What Is Incremental Marketing?
Incremental marketing is the gradual increase in advertising expenditures and product exposure over a period of time, based on benchmarks. Incremental marketing requires a company to break up a long-term marketing plan into smaller components and assign milestones to each component that have to be met before further marketing funds are committed. The success of each of the components determines if the marketing campaign continues or is halted.
- Incremental marketing is a gradual, achievement-based approach to marketing in which ad costs and product exposure increase as certain important milestones are reached.
- A company taking this approach to marketing will break down goals by time period or by exposure level and will determine if goals have been reached before subsequent steps are taken.
- Incremental marketing can be particularly effective when used by companies that have smaller marketing budgets, or that are not able to invest substantial resources all at once.
- Incremental marketing is also used by larger companies that have the funds for a blow-out campaign but would rather test the waters first with a product that is new to consumers, or potentially risky in a particular business environment.
Understanding Incremental Marketing
Incremental marketing as an overall strategy is helpful for companies that are not ready to jump into a large scale marketing campaign or do not have the resources to do so. It allows smaller companies to deploy funds as they become available and only if the company sees results from each step. It also is a useful strategy when promoting a product or service that is unfamiliar to the consumer because of the greater risk of consumers rejecting the goods or services.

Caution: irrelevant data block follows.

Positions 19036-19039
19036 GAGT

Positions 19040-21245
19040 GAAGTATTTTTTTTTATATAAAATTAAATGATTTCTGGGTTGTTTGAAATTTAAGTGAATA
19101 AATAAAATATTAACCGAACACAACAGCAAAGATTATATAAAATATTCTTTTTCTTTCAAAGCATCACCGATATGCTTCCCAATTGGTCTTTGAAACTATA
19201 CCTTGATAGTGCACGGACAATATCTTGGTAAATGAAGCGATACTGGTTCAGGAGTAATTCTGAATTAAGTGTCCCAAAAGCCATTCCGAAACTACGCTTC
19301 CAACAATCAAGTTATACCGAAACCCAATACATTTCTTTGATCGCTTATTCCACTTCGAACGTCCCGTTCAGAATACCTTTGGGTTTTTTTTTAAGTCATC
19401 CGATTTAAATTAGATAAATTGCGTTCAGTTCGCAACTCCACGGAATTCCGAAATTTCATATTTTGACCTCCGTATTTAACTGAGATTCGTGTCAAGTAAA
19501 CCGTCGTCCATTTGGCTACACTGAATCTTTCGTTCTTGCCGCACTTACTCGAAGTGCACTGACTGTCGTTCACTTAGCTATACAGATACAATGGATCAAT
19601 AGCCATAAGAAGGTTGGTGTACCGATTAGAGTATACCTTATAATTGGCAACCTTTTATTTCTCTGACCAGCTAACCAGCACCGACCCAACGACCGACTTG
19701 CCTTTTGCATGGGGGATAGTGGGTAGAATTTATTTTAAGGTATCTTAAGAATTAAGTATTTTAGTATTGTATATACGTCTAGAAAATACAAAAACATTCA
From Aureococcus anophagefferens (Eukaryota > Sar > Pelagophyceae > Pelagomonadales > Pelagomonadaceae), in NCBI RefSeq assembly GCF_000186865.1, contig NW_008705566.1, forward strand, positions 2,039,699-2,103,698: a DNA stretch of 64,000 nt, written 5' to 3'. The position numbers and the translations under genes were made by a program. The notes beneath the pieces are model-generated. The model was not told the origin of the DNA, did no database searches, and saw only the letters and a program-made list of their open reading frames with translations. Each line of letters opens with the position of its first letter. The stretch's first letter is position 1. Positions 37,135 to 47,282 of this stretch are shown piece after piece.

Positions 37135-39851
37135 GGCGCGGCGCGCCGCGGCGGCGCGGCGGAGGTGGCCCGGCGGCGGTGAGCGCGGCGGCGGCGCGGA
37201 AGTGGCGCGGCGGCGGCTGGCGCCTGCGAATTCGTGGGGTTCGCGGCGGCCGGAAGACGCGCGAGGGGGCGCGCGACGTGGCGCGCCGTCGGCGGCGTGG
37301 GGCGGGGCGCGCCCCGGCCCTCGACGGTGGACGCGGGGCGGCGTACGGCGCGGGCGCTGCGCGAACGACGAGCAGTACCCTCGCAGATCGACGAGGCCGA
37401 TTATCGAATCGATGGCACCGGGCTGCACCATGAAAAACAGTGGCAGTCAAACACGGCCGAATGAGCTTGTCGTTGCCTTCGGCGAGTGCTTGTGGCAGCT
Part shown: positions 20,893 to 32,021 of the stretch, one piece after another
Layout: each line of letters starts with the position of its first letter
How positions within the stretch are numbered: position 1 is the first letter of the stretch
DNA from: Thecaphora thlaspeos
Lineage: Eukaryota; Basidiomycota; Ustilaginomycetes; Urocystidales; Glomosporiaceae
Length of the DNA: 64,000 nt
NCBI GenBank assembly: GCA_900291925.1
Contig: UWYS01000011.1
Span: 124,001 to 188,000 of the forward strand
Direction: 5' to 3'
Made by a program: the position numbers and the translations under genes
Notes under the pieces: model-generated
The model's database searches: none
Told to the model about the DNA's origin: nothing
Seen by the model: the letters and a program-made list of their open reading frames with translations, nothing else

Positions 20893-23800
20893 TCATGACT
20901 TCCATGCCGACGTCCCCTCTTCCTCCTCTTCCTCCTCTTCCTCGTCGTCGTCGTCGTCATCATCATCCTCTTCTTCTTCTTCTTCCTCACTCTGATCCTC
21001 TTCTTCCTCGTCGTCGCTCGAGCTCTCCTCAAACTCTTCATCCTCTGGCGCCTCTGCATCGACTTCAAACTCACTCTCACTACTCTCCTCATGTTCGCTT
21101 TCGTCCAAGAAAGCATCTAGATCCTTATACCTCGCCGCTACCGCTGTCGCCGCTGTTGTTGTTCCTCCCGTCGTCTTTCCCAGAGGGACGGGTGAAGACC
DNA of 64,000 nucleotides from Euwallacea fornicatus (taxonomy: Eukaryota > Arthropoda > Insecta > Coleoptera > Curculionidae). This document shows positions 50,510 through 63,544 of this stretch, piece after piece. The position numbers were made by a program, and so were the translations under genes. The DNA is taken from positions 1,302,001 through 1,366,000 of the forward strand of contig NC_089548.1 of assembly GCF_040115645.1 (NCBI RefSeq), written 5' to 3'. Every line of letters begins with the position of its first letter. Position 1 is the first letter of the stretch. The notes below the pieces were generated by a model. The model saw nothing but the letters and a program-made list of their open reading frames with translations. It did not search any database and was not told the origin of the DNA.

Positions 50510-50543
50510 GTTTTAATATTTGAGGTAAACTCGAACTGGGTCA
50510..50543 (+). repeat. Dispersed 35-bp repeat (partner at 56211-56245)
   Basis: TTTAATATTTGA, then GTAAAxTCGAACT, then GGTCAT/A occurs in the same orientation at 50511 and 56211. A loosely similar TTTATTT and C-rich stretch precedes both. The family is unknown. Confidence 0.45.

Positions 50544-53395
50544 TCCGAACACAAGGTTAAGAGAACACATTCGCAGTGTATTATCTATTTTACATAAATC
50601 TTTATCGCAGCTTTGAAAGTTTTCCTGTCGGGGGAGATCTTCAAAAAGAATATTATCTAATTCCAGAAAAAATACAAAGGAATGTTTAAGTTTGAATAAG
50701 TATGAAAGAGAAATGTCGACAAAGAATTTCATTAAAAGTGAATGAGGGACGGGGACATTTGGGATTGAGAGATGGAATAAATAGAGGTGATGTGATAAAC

Incremental marketing may also be used by more established companies that do not want to place a big bet on marketing a product or service that may not be readily received by consumers or may not be well-suited to prevailing market conditions.
How Incremental Marketing Works
An incremental marketing strategy may be especially useful when employed in the launch of new products, and especially when used by smaller companies. The initial and long-term success of a product or company may depend on the execution of a well-planned and executed marketing strategy, and by extension the size of a marketing budget.
But given that marketing budgets are finite, new products are not guaranteed to be successful, and smaller companies may not have the resources to commit to a massive (and therefore risky) marketing campaign all at once, an incremental marketing strategy may be employed.
In such a case, money for marketing may be allocated when it is available and when it makes sense based on the successful completion of previous marketing tasks, when certain benchmarks or milestones are met, and when predetermined sales objectives are achieved.
Each new marketing campaign activity only begins when a previous objective has been met. At each stage, the company may evaluate whether a marketing campaign is worth continuing and whether it should be suspended, altered, scaled back, or ramped up. An incremental marketing strategy gives advertisers the opportunity to determine whether customers are receptive to and will remain receptive to their product or service.